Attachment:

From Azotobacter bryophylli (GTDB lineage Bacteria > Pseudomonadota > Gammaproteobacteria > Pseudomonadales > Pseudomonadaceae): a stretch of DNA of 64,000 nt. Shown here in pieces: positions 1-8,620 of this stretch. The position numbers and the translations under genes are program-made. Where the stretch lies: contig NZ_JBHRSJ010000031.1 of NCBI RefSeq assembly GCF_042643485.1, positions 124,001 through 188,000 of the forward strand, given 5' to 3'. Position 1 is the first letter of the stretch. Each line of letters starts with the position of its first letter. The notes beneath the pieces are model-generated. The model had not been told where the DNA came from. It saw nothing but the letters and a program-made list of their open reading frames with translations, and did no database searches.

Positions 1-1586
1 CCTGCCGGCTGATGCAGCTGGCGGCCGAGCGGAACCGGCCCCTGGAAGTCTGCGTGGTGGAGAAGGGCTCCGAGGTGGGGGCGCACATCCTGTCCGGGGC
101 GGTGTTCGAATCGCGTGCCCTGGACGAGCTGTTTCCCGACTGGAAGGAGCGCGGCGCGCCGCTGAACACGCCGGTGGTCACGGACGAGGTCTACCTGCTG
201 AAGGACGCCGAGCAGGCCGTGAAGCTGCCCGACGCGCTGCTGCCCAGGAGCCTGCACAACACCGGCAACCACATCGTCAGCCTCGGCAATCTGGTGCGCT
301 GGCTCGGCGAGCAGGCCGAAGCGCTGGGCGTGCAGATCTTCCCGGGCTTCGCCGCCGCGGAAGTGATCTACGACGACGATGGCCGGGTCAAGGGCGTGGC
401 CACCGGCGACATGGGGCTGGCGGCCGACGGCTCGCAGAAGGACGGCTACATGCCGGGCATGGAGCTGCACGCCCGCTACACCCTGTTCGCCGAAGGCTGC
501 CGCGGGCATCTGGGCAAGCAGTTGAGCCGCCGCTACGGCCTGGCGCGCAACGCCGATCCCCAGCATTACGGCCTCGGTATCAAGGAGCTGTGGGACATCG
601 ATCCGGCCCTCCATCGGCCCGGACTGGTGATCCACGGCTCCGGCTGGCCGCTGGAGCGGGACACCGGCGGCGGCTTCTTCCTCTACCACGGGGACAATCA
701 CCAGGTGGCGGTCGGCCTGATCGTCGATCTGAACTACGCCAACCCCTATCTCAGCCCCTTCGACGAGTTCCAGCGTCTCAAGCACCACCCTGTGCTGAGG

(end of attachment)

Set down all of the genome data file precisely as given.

From Azotobacter bryophylli (GTDB lineage Bacteria > Pseudomonadota > Gammaproteobacteria > Pseudomonadales > Pseudomonadaceae): a stretch of DNA of 64,000 nt. Shown here in pieces: positions 1-8,620 of this stretch. The position numbers and the translations under genes are program-made. Where the stretch lies: contig NZ_JBHRSJ010000031.1 of NCBI RefSeq assembly GCF_042643485.1, positions 124,001 through 188,000 of the forward strand, given 5' to 3'. Position 1 is the first letter of the stretch. Each line of letters starts with the position of its first letter. The notes beneath the pieces are model-generated. The model had not been told where the DNA came from. It saw nothing but the letters and a program-made list of their open reading frames with translations, and did no database searches.

Positions 1-1586
1 CCTGCCGGCTGATGCAGCTGGCGGCCGAGCGGAACCGGCCCCTGGAAGTCTGCGTGGTGGAGAAGGGCTCCGAGGTGGGGGCGCACATCCTGTCCGGGGC
101 GGTGTTCGAATCGCGTGCCCTGGACGAGCTGTTTCCCGACTGGAAGGAGCGCGGCGCGCCGCTGAACACGCCGGTGGTCACGGACGAGGTCTACCTGCTG
201 AAGGACGCCGAGCAGGCCGTGAAGCTGCCCGACGCGCTGCTGCCCAGGAGCCTGCACAACACCGGCAACCACATCGTCAGCCTCGGCAATCTGGTGCGCT
301 GGCTCGGCGAGCAGGCCGAAGCGCTGGGCGTGCAGATCTTCCCGGGCTTCGCCGCCGCGGAAGTGATCTACGACGACGATGGCCGGGTCAAGGGCGTGGC
401 CACCGGCGACATGGGGCTGGCGGCCGACGGCTCGCAGAAGGACGGCTACATGCCGGGCATGGAGCTGCACGCCCGCTACACCCTGTTCGCCGAAGGCTGC
501 CGCGGGCATCTGGGCAAGCAGTTGAGCCGCCGCTACGGCCTGGCGCGCAACGCCGATCCCCAGCATTACGGCCTCGGTATCAAGGAGCTGTGGGACATCG
601 ATCCGGCCCTCCATCGGCCCGGACTGGTGATCCACGGCTCCGGCTGGCCGCTGGAGCGGGACACCGGCGGCGGCTTCTTCCTCTACCACGGGGACAATCA
701 CCAGGTGGCGGTCGGCCTGATCGTCGATCTGAACTACGCCAACCCCTATCTCAGCCCCTTCGACGAGTTCCAGCGTCTCAAGCACCACCCTGTGCTGAGG